My financial start in life came in the 1970s when rent houses seemed to be a good idea. That was because its rental stream was ratcheting upwards in an inflationary environment and could also be acquired with its original fixed-rate mortgage still intact.
What made the investment especially appealing was that the inflationary wind was to my back; rental streams grew while the mortgage’s interest carry remained low and locked at a fixed rate that reflected earlier and more modest inflation.
And as you might think, the combination of inflation-enhancing income streams and cheap fixed rate financing is an environment that promotes the building of more of the same — not only more houses but more importantly corporate plant and equipment that grows jobs and output. Hence, economic performance benefits from inflation, to some degree.
A return to these conditions is what central banks of the world, especially in Europe and Japan, lust for today. Instead, they find themselves on the edge of exactly the opposite — a deflation that neutralizes the benefit of the low fixed rates that central banks have manipulated since the onset of the Great Recession.
But one must appreciate the full extent of the deflationary threat facing many developed countries today that drives policy and markets.
Deflation more than neutralizes the low interest rates provided by central banks because investment in real physical assets is deterred by the prospect of deflating income streams. And that reduces spending on new physical assets which, in turn, reinforces the deflationary environment.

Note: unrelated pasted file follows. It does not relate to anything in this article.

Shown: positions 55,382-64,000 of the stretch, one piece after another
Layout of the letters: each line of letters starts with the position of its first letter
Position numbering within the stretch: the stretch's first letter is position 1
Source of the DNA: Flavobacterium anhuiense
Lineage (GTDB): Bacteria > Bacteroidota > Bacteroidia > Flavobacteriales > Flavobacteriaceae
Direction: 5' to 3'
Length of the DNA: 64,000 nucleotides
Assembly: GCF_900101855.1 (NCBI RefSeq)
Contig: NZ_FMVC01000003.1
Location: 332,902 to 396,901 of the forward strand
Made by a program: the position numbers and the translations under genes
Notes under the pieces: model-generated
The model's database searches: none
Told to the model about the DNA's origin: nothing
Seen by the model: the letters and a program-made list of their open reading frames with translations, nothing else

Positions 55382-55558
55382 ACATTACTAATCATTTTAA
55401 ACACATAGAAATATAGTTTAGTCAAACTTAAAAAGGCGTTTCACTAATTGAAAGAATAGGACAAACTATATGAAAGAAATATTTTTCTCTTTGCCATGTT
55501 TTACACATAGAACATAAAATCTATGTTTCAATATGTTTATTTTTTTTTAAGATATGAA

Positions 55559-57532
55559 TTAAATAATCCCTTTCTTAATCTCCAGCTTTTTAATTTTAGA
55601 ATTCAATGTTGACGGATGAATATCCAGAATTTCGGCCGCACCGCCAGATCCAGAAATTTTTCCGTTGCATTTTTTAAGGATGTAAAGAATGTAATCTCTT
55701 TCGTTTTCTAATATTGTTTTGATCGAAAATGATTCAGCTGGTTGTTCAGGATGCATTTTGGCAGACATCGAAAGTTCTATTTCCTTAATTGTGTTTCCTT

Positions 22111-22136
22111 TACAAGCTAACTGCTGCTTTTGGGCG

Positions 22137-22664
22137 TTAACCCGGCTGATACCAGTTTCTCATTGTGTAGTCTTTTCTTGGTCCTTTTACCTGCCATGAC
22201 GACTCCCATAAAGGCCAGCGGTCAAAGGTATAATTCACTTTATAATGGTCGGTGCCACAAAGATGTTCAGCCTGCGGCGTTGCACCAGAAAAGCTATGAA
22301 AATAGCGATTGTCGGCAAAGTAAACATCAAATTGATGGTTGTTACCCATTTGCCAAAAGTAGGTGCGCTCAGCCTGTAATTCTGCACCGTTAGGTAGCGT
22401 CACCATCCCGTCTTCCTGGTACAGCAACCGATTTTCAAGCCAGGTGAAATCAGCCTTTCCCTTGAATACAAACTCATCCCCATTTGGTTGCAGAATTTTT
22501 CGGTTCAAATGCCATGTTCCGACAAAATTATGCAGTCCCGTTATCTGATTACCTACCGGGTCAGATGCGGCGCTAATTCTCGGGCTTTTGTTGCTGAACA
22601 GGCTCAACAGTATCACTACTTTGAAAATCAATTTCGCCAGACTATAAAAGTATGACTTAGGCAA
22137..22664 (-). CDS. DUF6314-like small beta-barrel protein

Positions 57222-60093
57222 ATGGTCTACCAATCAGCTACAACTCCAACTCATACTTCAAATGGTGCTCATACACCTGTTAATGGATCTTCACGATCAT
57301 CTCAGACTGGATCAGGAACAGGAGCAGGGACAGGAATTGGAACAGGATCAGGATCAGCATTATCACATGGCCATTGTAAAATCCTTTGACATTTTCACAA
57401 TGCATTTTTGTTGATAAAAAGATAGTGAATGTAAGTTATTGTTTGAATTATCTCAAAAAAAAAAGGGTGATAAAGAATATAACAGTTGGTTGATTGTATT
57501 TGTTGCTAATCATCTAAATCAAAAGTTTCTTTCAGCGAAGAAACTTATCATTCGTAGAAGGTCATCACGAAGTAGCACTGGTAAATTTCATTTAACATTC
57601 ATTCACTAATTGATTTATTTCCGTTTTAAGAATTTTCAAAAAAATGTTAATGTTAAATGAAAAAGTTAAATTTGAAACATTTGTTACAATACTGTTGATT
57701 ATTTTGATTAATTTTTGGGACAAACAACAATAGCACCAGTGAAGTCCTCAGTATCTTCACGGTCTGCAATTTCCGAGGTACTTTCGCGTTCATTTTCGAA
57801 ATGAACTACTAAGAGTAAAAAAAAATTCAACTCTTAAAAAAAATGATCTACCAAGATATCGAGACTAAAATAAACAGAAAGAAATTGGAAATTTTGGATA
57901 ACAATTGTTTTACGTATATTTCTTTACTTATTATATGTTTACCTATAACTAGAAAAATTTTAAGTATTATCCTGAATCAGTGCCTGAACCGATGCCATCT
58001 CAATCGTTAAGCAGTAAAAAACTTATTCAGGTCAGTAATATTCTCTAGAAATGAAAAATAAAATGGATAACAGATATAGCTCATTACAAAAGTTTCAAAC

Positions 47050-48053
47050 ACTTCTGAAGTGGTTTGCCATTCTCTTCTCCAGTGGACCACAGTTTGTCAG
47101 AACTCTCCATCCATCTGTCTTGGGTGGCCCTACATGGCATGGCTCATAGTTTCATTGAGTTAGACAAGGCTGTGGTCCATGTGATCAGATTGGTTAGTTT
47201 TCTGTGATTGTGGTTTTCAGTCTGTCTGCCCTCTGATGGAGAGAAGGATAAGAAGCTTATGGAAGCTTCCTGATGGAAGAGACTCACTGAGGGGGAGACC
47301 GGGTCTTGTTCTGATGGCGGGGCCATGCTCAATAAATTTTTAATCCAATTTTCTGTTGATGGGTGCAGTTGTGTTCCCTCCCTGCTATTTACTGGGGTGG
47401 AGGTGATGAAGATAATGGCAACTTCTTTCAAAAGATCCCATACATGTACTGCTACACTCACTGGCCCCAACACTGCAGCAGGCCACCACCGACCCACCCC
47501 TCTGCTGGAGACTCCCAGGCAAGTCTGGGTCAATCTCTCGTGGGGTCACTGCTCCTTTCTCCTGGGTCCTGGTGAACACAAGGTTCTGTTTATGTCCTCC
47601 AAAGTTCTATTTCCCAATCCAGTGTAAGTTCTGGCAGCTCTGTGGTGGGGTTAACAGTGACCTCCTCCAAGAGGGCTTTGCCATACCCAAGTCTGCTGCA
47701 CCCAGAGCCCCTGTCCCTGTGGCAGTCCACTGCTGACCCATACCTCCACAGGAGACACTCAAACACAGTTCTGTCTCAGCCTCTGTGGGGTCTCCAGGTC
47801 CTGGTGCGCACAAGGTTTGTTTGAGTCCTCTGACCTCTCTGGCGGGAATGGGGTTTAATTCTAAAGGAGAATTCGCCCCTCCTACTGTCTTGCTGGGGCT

That is, while deflation may be the product of previous soft economic conditions, it inhibits further physical investment in real assets thus reinforcing the existing deflation.
This is known as the deflationary trap.
And that’s not the end of the self-reinforcing deflationary damage. Deflation also shrinks top-line income of the corporate, government, and consumer sectors which diminishes spending and in turn makes it more difficult to repay existing debt. In other words, the real value of debt increases leading to default and default takes down not just the borrower but also the lenders.
The iconic scenes of bank panics of yore in which depositors line up to withdraw their funds tell a story. The depositors believe deflation induced defaults in the banks’ loan portfolios will cause the banks to fail and they had best retrieve their deposits while they can.
The dynamic leaves the banks not only with loan losses but no lendable cash. It still plays out today though not as visibly as deposit withdrawals are on-line as in southern Europe.
That was the story of the l930s.
If both the desire to borrow and the ability to lend go away, the wheels of an economy no longer function in the way we are accustomed, no matter how much money supply the central bank spreads around.
Since the developed countries are on the edge of the deflationary trap, many of their central banks are resorting to quantitative easing (QE). These epic asset purchases do not produce the lending and spending or inflation that monetarism suggests, nor do the QEs reduce interest rates, as they are already at the near-zero floor. Rather, in a great Hail Mary, the QE at this stage is intended to devalue the home currency so that domestic produced goods become relatively cheaper for foreign buyers and they do buy more.
That is the motive for quantitative easing — to gain greater global market share through a cheaper currency and hence goods, which is all that monetary policy contributes these days.